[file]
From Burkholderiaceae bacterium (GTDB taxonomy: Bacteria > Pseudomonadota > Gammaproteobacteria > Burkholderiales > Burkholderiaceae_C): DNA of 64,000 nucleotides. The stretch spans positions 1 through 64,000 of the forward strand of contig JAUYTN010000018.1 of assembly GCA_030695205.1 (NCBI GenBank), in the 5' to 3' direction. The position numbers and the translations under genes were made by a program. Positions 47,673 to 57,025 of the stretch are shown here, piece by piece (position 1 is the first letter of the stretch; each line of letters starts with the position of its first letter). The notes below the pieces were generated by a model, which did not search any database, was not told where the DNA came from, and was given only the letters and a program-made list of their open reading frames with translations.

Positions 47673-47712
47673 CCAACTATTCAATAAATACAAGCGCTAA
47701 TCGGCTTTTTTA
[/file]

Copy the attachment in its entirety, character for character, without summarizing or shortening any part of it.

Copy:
From Burkholderiaceae bacterium (GTDB taxonomy: Bacteria > Pseudomonadota > Gammaproteobacteria > Burkholderiales > Burkholderiaceae_C): DNA of 64,000 nucleotides. The stretch spans positions 1 through 64,000 of the forward strand of contig JAUYTN010000018.1 of assembly GCA_030695205.1 (NCBI GenBank), in the 5' to 3' direction. The position numbers and the translations under genes were made by a program. Positions 47,673 to 57,025 of the stretch are shown here, piece by piece (position 1 is the first letter of the stretch; each line of letters starts with the position of its first letter). The notes below the pieces were generated by a model, which did not search any database, was not told where the DNA came from, and was given only the letters and a program-made list of their open reading frames with translations.

Positions 47673-47712
47673 CCAACTATTCAATAAATACAAGCGCTAA
47701 TCGGCTTTTTTA